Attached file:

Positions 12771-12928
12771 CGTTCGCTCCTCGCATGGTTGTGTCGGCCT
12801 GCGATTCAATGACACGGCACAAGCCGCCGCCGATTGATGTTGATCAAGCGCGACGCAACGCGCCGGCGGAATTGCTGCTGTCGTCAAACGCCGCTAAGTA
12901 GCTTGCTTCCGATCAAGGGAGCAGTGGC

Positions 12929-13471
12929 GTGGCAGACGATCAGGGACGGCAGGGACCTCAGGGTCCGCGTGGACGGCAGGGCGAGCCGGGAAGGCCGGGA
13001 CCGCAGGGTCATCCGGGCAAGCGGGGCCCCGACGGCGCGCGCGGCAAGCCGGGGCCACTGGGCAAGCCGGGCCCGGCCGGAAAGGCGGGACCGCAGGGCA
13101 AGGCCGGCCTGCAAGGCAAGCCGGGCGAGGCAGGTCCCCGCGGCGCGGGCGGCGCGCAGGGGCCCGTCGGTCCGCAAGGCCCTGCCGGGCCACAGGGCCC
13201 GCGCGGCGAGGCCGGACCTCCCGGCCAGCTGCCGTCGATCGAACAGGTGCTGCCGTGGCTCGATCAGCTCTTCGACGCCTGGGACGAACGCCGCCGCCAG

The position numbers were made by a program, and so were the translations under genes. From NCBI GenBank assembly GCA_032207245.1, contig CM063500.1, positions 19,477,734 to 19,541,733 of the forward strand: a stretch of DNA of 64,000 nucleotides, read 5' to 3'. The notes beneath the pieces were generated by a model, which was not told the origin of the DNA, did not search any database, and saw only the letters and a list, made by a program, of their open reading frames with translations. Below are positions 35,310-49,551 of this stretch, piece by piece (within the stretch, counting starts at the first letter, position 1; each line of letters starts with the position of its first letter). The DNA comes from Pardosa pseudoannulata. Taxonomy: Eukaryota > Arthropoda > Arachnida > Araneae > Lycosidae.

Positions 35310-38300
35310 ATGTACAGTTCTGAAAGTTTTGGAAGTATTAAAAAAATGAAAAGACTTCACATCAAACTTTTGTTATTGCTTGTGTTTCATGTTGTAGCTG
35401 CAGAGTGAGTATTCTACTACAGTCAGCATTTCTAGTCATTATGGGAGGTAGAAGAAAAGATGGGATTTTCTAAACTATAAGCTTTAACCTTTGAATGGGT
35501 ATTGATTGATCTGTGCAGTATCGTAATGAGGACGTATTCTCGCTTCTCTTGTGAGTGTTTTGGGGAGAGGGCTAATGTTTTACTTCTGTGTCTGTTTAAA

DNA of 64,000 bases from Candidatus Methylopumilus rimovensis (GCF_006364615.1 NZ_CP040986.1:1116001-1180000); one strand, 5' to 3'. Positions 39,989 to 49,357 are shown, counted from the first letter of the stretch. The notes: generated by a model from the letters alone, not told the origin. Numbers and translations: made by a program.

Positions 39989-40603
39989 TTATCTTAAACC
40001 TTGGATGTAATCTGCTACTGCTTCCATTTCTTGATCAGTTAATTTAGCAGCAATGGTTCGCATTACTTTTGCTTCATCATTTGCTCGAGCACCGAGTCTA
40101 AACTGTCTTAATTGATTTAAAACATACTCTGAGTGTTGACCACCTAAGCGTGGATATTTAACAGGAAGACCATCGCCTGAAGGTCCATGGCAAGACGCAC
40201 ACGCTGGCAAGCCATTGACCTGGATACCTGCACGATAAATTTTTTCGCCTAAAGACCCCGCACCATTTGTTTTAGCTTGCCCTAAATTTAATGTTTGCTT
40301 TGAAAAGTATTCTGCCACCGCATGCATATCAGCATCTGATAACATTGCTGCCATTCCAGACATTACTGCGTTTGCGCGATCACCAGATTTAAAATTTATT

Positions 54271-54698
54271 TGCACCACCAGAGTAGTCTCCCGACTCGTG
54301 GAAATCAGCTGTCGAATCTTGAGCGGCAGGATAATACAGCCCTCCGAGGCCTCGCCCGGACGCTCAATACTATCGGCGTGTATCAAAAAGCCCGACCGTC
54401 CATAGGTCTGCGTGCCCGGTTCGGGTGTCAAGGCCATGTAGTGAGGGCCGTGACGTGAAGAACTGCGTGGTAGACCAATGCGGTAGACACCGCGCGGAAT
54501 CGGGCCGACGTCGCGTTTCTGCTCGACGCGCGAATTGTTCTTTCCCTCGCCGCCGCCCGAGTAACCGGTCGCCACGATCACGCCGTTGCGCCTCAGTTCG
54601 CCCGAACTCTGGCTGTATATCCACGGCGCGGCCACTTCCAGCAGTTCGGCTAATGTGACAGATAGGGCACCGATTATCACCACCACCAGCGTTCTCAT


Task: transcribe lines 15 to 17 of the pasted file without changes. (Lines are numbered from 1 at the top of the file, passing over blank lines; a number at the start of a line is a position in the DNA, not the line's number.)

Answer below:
DNA of 64,000 bases from Candidatus Methylopumilus rimovensis (GCF_006364615.1 NZ_CP040986.1:1116001-1180000); one strand, 5' to 3'. Positions 39,989 to 49,357 are shown, counted from the first letter of the stretch. The notes: generated by a model from the letters alone, not told the origin. Numbers and translations: made by a program.

Positions 39989-40603
39989 TTATCTTAAACC